Eartha Mae Kitt was born on January 26, 1928, in the city of North in South Carolina. Her sharecropper parents abandoned Kitt and her half-sister as young children, forcing them to live with a foster family until they moved to New York City, New York to live with their aunt in 1938.
Until the age of fourteen, Kitt attended Metropolitan High School in New York City where she was recognized for her talents in singing, dancing, baseball, and pole-vaulting. She met Katherine Dunham when she was sixteen, and toured Mexico, South America, and Europe as a dancer in Dunham’s troupe. Kitt remained in Paris after the tour, entertaining audiences across the world with her provocative dancing and singing.
Kitt was offered her first role in the theater in 1951 when Orson Welles cast her as Helen of Troy in his stage production Faust. Kitt won critical reviews for her performance, which led to her role in Leonard Stillman’s New Faces Broadway revue. She released a best-selling Broadway album after the show to kick off her record career.
Throughout the 1950s and 1960s, Kitt performed for sold-out crowds in cabarets and nightclubs throughout the United States and abroad. In 1953 she released the popular Christmas song “Santa Baby.” Two years later she starred in the Broadway play Mrs. Patterson, earning a Tony nomination for her performance. Kitt also starred in several movies during this period, and earned an Oscar nomination for her 1959 role in Anna Lucasta. In 1960 Kitt was honored with a star on the Hollywood Walk of Fame. Later in the decade she was widely known for her role as Catwoman in the TV series Batman.
Kitt was married to William McDonald from 1960 to 1965; they had one daughter named Kitt.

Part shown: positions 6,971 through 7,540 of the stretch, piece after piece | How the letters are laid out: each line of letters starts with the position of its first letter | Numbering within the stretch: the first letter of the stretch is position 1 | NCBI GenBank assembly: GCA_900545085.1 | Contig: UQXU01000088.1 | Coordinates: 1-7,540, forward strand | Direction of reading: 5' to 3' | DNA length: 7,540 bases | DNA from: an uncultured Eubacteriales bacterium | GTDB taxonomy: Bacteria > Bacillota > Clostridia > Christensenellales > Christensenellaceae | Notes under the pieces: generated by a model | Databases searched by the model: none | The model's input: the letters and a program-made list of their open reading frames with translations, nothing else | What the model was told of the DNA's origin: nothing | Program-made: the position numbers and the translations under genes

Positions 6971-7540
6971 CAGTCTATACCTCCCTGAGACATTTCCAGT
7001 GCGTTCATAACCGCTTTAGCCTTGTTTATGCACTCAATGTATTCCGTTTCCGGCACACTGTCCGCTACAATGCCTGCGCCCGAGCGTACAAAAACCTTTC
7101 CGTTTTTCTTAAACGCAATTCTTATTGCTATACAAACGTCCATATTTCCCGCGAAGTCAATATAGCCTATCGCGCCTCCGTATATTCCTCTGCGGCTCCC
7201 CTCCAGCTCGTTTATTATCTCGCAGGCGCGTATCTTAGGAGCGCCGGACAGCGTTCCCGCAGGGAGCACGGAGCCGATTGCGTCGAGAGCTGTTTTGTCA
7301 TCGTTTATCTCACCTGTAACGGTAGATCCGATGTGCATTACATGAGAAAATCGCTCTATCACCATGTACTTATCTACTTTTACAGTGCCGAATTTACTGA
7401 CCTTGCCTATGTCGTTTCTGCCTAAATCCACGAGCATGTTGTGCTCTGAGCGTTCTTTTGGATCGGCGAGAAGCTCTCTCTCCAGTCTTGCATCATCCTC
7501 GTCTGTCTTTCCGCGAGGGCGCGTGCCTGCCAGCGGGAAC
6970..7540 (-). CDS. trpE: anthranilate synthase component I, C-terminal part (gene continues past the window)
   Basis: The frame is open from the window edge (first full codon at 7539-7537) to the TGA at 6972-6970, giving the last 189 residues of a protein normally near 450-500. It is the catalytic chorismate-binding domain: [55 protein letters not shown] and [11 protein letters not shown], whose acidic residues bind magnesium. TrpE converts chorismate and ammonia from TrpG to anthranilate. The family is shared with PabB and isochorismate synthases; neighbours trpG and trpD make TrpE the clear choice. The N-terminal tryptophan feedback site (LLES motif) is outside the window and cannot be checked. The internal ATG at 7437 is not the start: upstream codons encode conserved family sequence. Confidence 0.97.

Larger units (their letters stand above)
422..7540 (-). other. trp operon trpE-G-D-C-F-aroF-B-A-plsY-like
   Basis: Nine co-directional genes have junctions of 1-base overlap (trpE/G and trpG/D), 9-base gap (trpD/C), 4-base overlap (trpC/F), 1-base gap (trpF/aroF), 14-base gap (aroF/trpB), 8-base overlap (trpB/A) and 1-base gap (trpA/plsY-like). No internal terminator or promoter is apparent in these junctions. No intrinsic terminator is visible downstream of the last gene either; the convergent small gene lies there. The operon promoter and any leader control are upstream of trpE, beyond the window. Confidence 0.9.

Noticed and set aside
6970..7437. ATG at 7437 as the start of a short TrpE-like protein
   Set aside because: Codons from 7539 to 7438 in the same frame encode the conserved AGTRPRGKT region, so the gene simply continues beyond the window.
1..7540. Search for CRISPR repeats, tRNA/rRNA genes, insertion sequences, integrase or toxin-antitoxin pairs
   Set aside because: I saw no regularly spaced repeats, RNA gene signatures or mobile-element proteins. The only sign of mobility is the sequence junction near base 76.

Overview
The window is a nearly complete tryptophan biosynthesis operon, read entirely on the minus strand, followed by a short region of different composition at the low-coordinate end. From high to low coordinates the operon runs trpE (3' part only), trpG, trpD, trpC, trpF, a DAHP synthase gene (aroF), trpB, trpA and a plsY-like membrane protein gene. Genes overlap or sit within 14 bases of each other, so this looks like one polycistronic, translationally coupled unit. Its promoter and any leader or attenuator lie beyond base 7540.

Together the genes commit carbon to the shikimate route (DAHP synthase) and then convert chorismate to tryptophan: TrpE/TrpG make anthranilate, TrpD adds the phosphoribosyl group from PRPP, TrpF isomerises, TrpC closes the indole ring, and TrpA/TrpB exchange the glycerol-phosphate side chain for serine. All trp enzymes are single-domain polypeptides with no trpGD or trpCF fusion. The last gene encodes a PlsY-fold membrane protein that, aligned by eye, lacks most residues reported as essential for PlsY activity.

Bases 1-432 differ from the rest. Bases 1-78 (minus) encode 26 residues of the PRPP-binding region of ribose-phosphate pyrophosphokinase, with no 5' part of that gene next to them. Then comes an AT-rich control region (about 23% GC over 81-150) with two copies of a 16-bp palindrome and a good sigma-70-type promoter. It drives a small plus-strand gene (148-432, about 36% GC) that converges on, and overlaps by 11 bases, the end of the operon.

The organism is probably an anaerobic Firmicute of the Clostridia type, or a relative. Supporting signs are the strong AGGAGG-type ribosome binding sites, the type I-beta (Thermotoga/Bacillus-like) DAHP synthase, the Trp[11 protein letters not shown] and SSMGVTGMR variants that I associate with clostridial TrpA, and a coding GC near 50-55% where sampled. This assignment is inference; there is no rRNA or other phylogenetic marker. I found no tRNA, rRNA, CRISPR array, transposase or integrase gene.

General attitudes toward Kitt declined after a controversial speech the star delivered at a White House luncheon in 1968. Her speech linked America’s racial and social problems to the war in Vietnam. Negative reaction to the speech reduced performance opportunities for the star, and most of Kitt’s subsequent work was done overseas.
In the 1970s and 1980s, Kitt worked mainly as a cabaret entertainer, and sometimes as an actor. She returned to recording in the 1980s, producing more than a dozen albums in a decade. Kitt earned her second Tony nomination in her 1978 return to Broadway in the all-black version of Geoffrey Holder’s Kismet and Timbukto. Her popularity as a gay icon was enhanced when she released her 1984 album I Love Men. Kitt released a five-CD collection, Eartha Quake, in the 1990s, and also performed in London, UK and New York.
Kitt’s unconventional freedom of expression and sexuality during a time when black America was still struggling under segregation made her a successful and intriguing star. While at times a controversial figure, Kitt managed to maintain a successful career that spanned several decades, and she became an African American icon in the entertainment world.
Eartha Kitt died in her Connecticut home on Christmas Day, 2008. She was 81.